Over a five-year period, World War I ravaged Europe, the Middle East and parts of North Africa, overturning governments and costing millions of lives. The United States joined the battle in 1917, eventually mobilizing more than 4 million soldiers and countless civilians who provided support for the war effort on the home front.
The Tennessee State Library and Archives launched Over Here, Over There: Tennesseans in the First World War, a major effort to collect digital records of how World War I affected Tennesseans. Archivists travel throughout the state to digitally scan and photograph documents, maps, photographs, uniforms and other artifacts related to World War I that are owned by private citizens.
“We were overwhelmed by the response to our request for Civil War items, so we hope this project will help us create a rich record of World War I history as well,” Secretary of State Tre Hargett said. “Creating digital records of historical artifacts makes them easily available to anyone with internet access. It’s important that we do this now before more of these century-old items are lost or damaged beyond repair.”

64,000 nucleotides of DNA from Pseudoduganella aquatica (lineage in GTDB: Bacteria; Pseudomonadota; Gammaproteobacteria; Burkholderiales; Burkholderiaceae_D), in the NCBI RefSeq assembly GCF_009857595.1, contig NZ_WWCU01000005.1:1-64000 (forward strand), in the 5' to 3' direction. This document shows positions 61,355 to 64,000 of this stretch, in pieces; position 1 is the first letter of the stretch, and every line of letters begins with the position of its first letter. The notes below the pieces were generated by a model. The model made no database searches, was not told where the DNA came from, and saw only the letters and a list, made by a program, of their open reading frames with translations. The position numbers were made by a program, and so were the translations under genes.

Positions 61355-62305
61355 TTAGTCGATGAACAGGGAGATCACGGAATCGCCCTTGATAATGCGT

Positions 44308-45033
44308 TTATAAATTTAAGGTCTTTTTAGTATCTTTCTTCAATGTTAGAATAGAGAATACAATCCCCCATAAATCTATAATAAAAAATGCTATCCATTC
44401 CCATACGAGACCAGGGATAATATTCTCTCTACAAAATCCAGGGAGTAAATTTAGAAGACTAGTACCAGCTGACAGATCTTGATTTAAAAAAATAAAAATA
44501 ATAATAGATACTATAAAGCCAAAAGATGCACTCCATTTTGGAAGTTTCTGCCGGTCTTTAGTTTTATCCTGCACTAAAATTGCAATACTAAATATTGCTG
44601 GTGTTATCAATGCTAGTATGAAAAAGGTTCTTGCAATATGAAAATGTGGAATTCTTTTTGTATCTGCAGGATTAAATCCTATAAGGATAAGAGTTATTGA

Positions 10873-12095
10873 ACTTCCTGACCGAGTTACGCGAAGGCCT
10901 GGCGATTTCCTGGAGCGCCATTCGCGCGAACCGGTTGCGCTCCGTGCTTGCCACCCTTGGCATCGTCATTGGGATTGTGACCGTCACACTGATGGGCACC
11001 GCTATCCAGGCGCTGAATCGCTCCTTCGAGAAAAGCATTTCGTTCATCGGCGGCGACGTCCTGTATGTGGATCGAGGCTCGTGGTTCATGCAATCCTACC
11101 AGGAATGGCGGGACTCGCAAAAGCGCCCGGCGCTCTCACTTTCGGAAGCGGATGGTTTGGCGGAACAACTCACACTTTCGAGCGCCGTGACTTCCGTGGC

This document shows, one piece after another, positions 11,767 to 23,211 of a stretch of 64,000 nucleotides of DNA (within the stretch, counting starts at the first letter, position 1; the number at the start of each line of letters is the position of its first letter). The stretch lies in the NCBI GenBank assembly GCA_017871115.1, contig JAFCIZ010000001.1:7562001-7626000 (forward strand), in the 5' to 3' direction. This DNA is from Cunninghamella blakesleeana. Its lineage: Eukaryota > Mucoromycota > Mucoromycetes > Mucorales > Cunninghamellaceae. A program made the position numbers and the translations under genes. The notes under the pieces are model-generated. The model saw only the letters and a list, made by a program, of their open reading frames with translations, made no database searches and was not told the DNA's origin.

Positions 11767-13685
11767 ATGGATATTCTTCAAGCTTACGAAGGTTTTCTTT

The next event will be held at Discovery Park of America, located at 830 Everett Blvd. in Union City. Items will be digitally recorded from 1:30 p.m. until 5:30 p.m. on Dec. 11 and from 9:00 a.m. until 11:00 a.m. on Dec. 12. The archivists will not actually take possession of the items from the owners, but will scan or photograph the items and provide tips on how to care for these rare treasures.
People living in Middle and West Tennessee and the surrounding area are encouraged to bring in letters, photographs, diaries, military records, maps, sketches, weapons, uniforms and other items related to the war. All items must be original (no photocopies or reproductions) and owned by the person bringing them to the event.
To reserve time with an archivist on one of those dates, email WorldWarI.email@example.com or call (615) 741-1883.
This is the ninth of several digitization events being held around the state, and the third in West Tennessee. Find more information about the project and upcoming events at sos.tn.gov/tsla/OverHere_WWI.